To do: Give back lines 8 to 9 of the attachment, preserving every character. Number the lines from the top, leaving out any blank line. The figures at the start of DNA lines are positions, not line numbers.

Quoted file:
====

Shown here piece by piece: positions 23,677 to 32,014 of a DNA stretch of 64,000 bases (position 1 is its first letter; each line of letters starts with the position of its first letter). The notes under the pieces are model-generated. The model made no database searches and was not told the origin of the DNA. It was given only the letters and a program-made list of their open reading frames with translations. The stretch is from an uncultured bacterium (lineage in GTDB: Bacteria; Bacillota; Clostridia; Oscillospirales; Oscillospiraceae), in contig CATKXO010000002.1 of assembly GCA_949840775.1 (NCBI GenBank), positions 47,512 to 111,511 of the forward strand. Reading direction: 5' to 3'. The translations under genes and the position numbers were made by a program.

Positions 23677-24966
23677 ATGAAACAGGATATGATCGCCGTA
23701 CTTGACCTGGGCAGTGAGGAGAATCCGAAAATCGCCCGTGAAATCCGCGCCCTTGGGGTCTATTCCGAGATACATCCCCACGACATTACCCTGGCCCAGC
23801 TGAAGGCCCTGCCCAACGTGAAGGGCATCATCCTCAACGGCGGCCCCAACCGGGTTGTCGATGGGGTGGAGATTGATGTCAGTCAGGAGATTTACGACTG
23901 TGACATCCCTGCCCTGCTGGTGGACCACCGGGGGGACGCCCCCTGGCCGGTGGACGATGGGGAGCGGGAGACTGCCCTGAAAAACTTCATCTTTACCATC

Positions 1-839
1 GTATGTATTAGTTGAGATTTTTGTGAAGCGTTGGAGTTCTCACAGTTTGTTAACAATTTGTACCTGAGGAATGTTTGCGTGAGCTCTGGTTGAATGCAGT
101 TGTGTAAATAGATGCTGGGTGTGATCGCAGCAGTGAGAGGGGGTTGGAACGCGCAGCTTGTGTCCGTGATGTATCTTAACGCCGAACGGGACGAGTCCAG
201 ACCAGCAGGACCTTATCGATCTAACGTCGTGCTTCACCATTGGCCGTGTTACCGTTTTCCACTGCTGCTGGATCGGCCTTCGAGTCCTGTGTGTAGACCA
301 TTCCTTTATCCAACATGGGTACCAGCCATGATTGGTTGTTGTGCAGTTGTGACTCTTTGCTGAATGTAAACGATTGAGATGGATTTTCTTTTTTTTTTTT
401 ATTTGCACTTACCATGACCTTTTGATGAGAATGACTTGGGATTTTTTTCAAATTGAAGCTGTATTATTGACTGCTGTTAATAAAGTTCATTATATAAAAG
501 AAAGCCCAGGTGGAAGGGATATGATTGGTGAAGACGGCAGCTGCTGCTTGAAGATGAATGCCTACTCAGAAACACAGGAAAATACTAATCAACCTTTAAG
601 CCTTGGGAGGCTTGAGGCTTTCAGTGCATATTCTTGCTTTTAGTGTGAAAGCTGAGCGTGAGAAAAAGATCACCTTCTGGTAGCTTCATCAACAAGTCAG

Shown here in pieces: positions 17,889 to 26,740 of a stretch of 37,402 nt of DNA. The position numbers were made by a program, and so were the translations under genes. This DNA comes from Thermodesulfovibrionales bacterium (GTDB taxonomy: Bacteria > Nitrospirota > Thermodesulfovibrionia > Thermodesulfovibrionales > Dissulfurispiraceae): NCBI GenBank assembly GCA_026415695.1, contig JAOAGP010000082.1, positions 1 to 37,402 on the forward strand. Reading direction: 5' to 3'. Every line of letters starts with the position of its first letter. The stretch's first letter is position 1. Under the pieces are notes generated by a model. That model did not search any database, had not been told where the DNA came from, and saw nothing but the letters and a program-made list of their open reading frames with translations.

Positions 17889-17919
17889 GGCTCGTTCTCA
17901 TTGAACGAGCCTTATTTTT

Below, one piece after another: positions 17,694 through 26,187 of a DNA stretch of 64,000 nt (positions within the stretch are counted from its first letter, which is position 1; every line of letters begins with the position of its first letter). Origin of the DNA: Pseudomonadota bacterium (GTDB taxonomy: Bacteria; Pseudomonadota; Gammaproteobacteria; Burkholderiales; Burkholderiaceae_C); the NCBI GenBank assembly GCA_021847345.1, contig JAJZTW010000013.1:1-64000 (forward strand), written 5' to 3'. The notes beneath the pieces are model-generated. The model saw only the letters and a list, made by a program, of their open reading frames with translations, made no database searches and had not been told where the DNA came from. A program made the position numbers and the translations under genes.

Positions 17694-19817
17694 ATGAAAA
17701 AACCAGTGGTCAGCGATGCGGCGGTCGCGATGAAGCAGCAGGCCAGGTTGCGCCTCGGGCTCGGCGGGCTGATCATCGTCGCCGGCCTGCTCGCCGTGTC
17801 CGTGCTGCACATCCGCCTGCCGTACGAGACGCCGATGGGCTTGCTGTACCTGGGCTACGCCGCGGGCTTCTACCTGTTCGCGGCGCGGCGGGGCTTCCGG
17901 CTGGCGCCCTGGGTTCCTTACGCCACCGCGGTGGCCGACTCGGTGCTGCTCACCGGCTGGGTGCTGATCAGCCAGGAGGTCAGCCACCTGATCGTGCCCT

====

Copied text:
1 GTATGTATTAGTTGAGATTTTTGTGAAGCGTTGGAGTTCTCACAGTTTGTTAACAATTTGTACCTGAGGAATGTTTGCGTGAGCTCTGGTTGAATGCAGT
101 TGTGTAAATAGATGCTGGGTGTGATCGCAGCAGTGAGAGGGGGTTGGAACGCGCAGCTTGTGTCCGTGATGTATCTTAACGCCGAACGGGACGAGTCCAG